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# Module 4 Arithmetic Coding

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### Module 4 Arithmetic Coding

1. 1. Module 4 Arithmetic Coding Prof. Hung-Ta Pai Module 4, Data Compression LISA, NTPU 1
2. 2. Reals in Binary Any real number x in the interval [0, 1) can be represented in binary as .b1b2... where bi is a bit Module 4, Data Compression LISA, NTPU 2
3. 3. First Conversion L:=0; R:=1; i :=1; while x > L * if x < (L+R)/2 then bi := 0; R := (L+R)/2; if x ≥ (L+R)/2 then bi := 1; L := (L+R)/2; i := i + 1; end{while} bi := 0 for all j ≥ i; * Invariant: x is always in the interval [L, R) Module 4, Data Compression LISA, NTPU 3
4. 4. Basic Ideas Represent each string x of length n by a unique interval [L, R) in [0, 1) The width of the interval [L, R) represents the probability of x occurring The interval [L, R) can itself be represented by any number, called a tag, within the half open interval The k significant bits of the tag .t1t2t3.... is the code of x That is, .t1t2t3...tk000... is in the interval [L, R) Module 4, Data Compression LISA, NTPU 4
5. 5. Example 1. Tag must be in the half open interval 2. Tag can be chosen to be (L+R)/2 3. Code is the significant bits of the tag Module 4, Data Compression LISA, NTPU 5
6. 6. Better Tag Module 4, Data Compression LISA, NTPU 6
7. 7. Example of Codes P(a) = 1/3, P(b) = 2/3 Module 4, Data Compression LISA, NTPU 7
8. 8. Code Generation from Tag If binary tag is .t1t2t3... = (L+R)/2 in [L, R), then we want to choose k to form the code t1t2 ...tk Short code: choose k to be as small as possible so that L ≤ . t1t2 ...tk000... < R Guaranteed code: Choose k = ⎡log2(1/(R-L))⎤ + 1 L ≤ . t1t2 ...tkb1b2b3... < R for any bits b1b2b3... For fixed length strings provides a good prefix code Example: [.000000000..., .000010010...), tag = .000001001... Short code: 0 Guaranteed code: 000001 Module 4, Data Compression LISA, NTPU 8
9. 9. Guaranteed Code Example P(a) = 1/3, P(b) = 2/3 Guaranteed code -> Prefix code Module 4, Data Compression LISA, NTPU 9
10. 10. Coding Algorithm P(a1), P(a2), ..., P(am) C(ai) = P(a1) + P(a2) + ... +P(ai-1) Encode x1x2...xn Initialize L := 0; and R:=1; For i = 1 to n do W := R - L; L := L + W * C(xi); R := L + W * P(xi); end; t := (L+R)/2; choose code for the tag Module 4, Data Compression LISA, NTPU 10
11. 11. Coding Example P(a) = 1/4, P(b) = 1/2, P(c) = 1/4 C(a) = 0, C(b) =1/4, C(c) = 3/4 abca Module 4, Data Compression LISA, NTPU 11
12. 12. Coding Excercise P(a) = 1/4, P(b) = 1/2, P(c) = 1/4 C(a) = 0, C(b) =1/4, C(c) = 3/4 bbbb Module 4, Data Compression LISA, NTPU 12
13. 13. Decoding (1/3) Assume the length is known to be 3 0001 which converts to the tag .0001000 Module 4, Data Compression LISA, NTPU 13
14. 14. Decoding (2/3) Assume the length is known to be 3 0001 which converts to the tag .0001000 Module 4, Data Compression LISA, NTPU 14
15. 15. Decoding (3/3) Assume the length is known to be 3 0001 which converts to the tag .0001000 Module 4, Data Compression LISA, NTPU 15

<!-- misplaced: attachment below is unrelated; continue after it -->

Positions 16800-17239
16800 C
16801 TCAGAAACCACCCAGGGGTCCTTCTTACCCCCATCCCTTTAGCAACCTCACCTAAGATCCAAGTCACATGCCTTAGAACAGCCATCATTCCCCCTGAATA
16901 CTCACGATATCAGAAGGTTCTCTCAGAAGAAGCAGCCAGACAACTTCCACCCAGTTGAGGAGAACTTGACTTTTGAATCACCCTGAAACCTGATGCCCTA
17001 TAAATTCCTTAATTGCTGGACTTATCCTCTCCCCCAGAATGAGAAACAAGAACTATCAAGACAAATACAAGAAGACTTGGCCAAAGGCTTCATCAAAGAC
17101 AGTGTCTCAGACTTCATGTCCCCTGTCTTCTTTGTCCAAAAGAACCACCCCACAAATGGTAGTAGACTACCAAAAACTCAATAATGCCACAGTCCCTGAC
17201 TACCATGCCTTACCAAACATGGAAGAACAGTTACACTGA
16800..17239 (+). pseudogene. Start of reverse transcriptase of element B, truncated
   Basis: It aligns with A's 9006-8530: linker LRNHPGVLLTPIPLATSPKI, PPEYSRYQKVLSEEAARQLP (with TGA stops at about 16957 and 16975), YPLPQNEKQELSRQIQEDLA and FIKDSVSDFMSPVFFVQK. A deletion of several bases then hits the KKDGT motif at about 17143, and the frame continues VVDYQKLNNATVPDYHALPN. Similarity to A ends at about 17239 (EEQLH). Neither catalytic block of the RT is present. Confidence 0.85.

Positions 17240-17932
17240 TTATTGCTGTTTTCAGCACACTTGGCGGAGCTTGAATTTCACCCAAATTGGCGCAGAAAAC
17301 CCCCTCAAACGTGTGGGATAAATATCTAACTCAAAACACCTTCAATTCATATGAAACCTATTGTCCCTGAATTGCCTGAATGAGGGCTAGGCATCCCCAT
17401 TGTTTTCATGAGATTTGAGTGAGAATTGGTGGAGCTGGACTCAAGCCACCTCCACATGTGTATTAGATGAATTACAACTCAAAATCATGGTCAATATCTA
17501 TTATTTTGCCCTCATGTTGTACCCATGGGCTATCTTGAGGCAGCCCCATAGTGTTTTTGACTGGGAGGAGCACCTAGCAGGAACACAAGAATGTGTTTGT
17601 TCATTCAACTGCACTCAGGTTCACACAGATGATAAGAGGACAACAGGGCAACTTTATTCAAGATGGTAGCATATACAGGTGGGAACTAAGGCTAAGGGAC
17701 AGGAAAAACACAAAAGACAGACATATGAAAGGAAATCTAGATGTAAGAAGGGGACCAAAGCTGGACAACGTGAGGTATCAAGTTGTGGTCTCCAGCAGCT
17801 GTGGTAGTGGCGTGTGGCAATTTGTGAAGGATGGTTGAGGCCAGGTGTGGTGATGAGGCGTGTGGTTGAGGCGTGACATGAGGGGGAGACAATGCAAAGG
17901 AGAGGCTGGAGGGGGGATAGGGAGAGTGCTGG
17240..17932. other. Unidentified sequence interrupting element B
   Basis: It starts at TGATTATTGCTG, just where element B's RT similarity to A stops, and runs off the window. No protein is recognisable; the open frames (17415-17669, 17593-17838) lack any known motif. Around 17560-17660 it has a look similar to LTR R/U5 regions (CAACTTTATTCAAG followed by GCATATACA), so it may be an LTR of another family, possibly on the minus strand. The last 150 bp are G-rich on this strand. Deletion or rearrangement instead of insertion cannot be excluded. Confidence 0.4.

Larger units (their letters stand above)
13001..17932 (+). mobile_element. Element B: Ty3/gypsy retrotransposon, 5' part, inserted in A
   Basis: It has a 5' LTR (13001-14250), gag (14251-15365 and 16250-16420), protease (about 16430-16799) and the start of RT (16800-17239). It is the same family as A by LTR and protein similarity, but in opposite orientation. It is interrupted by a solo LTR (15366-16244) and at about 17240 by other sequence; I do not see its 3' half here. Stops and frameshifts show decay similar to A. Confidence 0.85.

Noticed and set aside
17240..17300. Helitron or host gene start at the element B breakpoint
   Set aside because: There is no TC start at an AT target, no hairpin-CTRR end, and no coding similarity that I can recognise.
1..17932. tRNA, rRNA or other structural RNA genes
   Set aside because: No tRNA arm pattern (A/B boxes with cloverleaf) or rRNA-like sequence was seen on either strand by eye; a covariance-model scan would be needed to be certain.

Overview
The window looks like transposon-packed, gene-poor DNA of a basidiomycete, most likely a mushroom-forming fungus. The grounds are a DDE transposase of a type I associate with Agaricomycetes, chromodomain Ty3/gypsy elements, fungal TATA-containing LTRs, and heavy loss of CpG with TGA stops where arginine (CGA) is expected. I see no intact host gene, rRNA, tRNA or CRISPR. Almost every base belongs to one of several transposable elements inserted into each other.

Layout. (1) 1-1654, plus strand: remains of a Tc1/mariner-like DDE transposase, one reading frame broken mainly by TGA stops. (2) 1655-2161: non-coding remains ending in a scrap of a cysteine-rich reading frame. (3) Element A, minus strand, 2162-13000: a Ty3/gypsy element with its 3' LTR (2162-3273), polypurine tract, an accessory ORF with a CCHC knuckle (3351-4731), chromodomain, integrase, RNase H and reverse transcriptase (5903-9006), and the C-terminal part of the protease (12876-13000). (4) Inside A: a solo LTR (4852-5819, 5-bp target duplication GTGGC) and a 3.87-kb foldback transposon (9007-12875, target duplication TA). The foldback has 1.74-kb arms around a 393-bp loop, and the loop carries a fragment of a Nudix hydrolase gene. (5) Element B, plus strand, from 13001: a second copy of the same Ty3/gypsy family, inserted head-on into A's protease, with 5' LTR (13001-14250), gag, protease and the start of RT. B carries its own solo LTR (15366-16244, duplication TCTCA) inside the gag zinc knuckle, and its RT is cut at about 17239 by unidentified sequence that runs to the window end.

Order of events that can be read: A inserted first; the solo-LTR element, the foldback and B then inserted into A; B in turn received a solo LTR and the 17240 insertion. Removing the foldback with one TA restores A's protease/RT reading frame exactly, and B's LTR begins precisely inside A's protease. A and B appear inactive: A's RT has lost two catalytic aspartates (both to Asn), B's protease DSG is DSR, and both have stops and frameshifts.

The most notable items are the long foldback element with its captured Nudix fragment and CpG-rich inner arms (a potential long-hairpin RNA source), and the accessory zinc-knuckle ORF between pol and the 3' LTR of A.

16. 16. Decoding Algorithm P(a1), P(a2), ..., P(am) C(ai) = P(a1) + P(a2) + ... +P(ai-1) Decode b1b2...bm, number of symbols is n Initialize L := 0; and R:=1; t := b1b2...bm000... for i = 1 to n do W := R - L; find j such that L + W * C(aj) ≤ t < L + W * (C(aj)+P(aj)); output aj; L := L + W * C(aj); R = L + W * P(aj); Module 4, Data Compression LISA, NTPU 16
17. 17. Decoding Example P(a) = 1/4, P(b) = 1/2, P(c) = 1/4 C(a) = 0, C(b) =1/4, C(c) = 3/4 00101 Module 4, Data Compression LISA, NTPU 17
18. 18. Decoding Issues There are two ways for the decoder to know when to stop decoding Transmit the length of the string Transmit a unique end of string symbol Module 4, Data Compression LISA, NTPU 18
19. 19. Practical Arithmetic Coding Scaling: By scaling we can keep L and R in a reasonable range of values so that W = R–L does not underflow The code can be produced progressively, not at the end Complicates decoding some Integer arithmetic coding avoids floating point altogether Module 4, Data Compression LISA, NTPU 19
20. 20. Adaptation Simple solution – Equally Probable Model Initially all symbols have frequency 1 After symbol x is coded, increment its frequency by 1 Use the new model for coding the next symbol Example in alphabet a, b, c, d Module 4, Data Compression LISA, NTPU 20
21. 21. Zero Frequency Problem How do we weight symbols that have not occurred yet? Equal weight? Not so good with many symbols Escape symbol, but what should its weight be? When a new symbol is encountered send the <esc>, followed by the symbol in the equally probable model (both encoded arithmetically) Module 4, Data Compression LISA, NTPU 21
22. 22. End of File Problem Similar to Zero Frequency Problem Reasonable solution: Add EOF to the post-ESC equally-probable model When done compressing: First send ESC Then send EOF What’s the cost of this approach? Module 4, Data Compression LISA, NTPU 22
23. 23. Arithmetic vs. Huffman Both compress very well For m symbol grouping Huffman is within 1/m of entropy Arithmetic is within 2/m of entropy Context Huffman needs a tree for every context Arithmetic needs a small table of frequencies for every context Adaptation Huffman has an elaborate adaptive algorithm Arithmetic has a simple adaptive mechanism Module 4, Data Compression LISA, NTPU 23